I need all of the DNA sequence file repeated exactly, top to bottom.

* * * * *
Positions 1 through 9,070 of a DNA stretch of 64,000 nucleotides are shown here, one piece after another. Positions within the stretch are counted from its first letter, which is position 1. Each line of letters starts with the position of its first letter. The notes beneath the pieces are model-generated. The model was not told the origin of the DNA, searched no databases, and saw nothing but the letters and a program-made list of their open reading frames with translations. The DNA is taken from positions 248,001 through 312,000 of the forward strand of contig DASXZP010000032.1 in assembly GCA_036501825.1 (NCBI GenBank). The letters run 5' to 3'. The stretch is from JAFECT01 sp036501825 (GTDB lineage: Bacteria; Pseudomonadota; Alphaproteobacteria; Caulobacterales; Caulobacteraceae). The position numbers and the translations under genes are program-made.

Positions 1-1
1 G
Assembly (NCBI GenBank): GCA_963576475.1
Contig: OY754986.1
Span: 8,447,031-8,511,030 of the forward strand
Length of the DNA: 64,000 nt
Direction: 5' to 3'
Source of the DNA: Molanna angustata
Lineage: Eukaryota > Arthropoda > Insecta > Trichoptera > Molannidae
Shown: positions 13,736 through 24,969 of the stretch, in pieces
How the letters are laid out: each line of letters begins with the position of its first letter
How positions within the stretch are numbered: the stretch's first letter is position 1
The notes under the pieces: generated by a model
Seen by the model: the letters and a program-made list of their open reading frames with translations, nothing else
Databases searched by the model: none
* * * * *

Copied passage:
Positions 1 through 9,070 of a DNA stretch of 64,000 nucleotides are shown here, one piece after another. Positions within the stretch are counted from its first letter, which is position 1. Each line of letters starts with the position of its first letter. The notes beneath the pieces are model-generated. The model was not told the origin of the DNA, searched no databases, and saw nothing but the letters and a program-made list of their open reading frames with translations. The DNA is taken from positions 248,001 through 312,000 of the forward strand of contig DASXZP010000032.1 in assembly GCA_036501825.1 (NCBI GenBank). The letters run 5' to 3'. The stretch is from JAFECT01 sp036501825 (GTDB lineage: Bacteria; Pseudomonadota; Alphaproteobacteria; Caulobacterales; Caulobacteraceae). The position numbers and the translations under genes are program-made.

Positions 1-1
1 G
Assembly (NCBI GenBank): GCA_963576475.1
Contig: OY754986.1
Span: 8,447,031-8,511,030 of the forward strand
Length of the DNA: 64,000 nt
Direction: 5' to 3'
Source of the DNA: Molanna angustata
Lineage: Eukaryota > Arthropoda > Insecta > Trichoptera > Molannidae
Shown: positions 13,736 through 24,969 of the stretch, in pieces
How the letters are laid out: each line of letters begins with the position of its first letter
How positions within the stretch are numbered: the stretch's first letter is position 1
The notes under the pieces: generated by a model
Seen by the model: the letters and a program-made list of their open reading frames with translations, nothing else
Databases searched by the model: none